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TITLE: Michael and Mary A Play.

PUBLISHER: London: Chatto & Windus, 1930.

DESCRIPTION: FIRST EDITION PRESENTATION COPY WITH A 50 LINE MANUSCRIPT POEM. 1 vol., inscribed on the front blank endleaf "For my Darling from her Blue. I suppose you do know-" May 28th. 1930." The following two pages Milne has neatly penned and signed nine original verses, comprising a total of fifty lines, each relating to nine of the characters in his play and the actors who created the roles on the London stage. Bound in the publisher's tan/gray cloth, original printed paper spine label.

CONDITION: Chipped affecting one word, very minor rubbing to head and foot of spine and back corners, inner and outer hinges fine, minor foxing to first and last leafs otherwise internally clean and bright.

PROVENANCE: The present volume was previously part of The Roy Davids Collection of Poetical Manuscripts and was originally acquired by him directly from the Milne family without any intermediate ownership.

ADDITIONAL INFORMATION: The affectionate inscription from Milne to his wife can be explained by the close of Michael and Mary; in the play the character of Michael turns to Mary, mother of their son, David, and proclaims 'I suppose you do know, Mary, that, much as I love him, I love your little finger - your funny little finger, more than all of David?', Mary gently replying 'I think I did know, Michael. You've got a funny little finger too'.


Michael and Mary is considered to be one of Milne's most successful light comedic dramas and is a play about marriage, raising issues regarding law, religion, morality and illegitimacy. The play was originally staged in New York before moving to London where it opened at the St. James's Theatre on 1st February 1930 and starred Herbert Marshall and Edna Best (themselves married from 1928-40, and also the couple to whom Milne dedicated the present book) in the title roles. A year later Michael Balcon produced a film version of the play, retaining the stage cast in their roles. It was the first of Marshall and Best's co-starring talkies and was voted the third best British movie of 1932.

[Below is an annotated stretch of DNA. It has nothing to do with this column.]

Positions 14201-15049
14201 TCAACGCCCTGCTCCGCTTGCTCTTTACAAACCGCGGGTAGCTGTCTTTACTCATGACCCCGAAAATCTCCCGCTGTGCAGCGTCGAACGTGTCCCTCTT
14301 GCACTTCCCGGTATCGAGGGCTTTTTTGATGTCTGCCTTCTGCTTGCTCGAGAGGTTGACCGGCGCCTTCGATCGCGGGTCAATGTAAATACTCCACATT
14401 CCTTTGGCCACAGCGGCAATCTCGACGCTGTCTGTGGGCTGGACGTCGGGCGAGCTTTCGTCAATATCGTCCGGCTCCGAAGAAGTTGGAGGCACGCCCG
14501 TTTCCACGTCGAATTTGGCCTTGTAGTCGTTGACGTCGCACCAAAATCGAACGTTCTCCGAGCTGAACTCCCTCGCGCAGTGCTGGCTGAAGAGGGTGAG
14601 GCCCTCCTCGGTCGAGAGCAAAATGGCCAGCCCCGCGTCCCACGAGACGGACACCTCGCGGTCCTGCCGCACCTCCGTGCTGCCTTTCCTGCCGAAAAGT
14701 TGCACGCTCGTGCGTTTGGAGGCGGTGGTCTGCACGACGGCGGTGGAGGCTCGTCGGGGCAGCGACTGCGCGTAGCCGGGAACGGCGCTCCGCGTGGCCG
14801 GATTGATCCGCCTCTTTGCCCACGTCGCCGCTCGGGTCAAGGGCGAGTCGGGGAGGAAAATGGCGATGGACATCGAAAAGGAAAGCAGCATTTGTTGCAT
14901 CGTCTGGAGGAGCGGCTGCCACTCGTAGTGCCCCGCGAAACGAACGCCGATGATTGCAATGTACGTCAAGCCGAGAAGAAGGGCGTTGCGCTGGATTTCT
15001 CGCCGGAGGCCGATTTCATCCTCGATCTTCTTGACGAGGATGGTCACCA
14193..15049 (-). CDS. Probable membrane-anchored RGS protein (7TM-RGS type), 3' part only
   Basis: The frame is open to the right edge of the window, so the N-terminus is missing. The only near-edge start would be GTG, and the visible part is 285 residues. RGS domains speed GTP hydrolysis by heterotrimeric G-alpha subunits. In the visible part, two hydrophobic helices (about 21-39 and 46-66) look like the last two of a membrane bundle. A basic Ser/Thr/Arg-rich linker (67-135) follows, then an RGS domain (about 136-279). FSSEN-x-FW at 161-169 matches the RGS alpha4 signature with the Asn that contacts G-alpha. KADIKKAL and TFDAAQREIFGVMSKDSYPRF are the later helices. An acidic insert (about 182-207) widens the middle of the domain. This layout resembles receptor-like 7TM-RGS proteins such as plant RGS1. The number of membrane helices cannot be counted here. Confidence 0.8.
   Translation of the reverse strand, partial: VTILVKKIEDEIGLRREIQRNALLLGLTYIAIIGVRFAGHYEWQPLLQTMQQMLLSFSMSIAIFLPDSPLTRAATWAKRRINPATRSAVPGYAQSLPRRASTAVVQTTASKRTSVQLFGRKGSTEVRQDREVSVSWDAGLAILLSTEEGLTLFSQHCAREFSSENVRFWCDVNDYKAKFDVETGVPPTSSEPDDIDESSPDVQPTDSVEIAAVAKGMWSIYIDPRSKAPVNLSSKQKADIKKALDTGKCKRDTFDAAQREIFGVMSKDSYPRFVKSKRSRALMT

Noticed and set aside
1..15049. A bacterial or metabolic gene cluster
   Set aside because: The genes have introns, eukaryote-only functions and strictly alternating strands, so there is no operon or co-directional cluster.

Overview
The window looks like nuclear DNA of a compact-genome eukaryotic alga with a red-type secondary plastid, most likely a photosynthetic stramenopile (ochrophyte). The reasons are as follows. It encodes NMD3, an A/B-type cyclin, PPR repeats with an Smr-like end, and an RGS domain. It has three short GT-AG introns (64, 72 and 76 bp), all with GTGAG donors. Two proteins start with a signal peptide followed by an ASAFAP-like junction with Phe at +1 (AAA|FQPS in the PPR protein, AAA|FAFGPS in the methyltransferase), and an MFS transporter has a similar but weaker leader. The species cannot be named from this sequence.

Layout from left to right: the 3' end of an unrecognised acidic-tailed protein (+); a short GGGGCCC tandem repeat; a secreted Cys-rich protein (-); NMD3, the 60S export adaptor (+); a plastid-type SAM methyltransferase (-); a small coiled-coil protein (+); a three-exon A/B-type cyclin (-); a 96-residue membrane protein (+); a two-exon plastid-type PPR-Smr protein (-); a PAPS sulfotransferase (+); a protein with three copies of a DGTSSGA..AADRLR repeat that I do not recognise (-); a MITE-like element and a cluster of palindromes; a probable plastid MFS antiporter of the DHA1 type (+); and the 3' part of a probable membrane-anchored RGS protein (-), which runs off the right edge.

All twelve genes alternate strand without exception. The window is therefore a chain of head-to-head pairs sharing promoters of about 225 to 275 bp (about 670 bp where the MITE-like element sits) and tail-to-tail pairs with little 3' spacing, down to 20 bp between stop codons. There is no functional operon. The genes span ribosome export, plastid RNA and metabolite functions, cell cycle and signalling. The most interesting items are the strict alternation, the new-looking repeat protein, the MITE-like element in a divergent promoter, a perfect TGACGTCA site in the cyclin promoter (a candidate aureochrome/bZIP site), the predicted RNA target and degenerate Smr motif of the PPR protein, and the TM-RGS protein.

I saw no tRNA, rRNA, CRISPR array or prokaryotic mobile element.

The poem reads in part:

"Michael - Rowe played nightly by a Bart
Steers his way into the heart
Only Michael's Marshall carriage
Pulls him through that risky marriage"
(the role of Michael created by Herbert Marshall)

"Mary - When I hear your "Don't you dare to
Touch me" I can hardly bear to
Sit in silence. I am dying
To burst in upon you, crying
Thank you, Edna, very much. You
Angel, nobody can touch you"
(the role of Mary created by Edna Best)

"David - When all of us are dead and gone
And even Frankie Lawton's old
If actors still come "off" and "on"
And tickets still are bought and sold
"How good"…thee…will say
"That fellow - can't remember nameses -
"Did - you know - in that rotten play
"By what's-it at the old St. James's"
(the role of David created by Frank Lawton)

"Inspector - The burglar, whether British born or foreign
Never escapes Inspector Thatcher (Torin)
If she's a female crook, Inspector Thatcher
Can always be relied upon to catch her"
(the role of the Inspector created by Torin Thatcher)

"Price - A horrible villain was Price, I'm afraid
With his record of marriages hastily made
At a registry office, and vice-less
And, though it sounds odd, I am bound to confess
That in voice and department, in manners and dress
The way that you played him was priceless"
(the role of Harry Price created by D. A. Clarke Smith)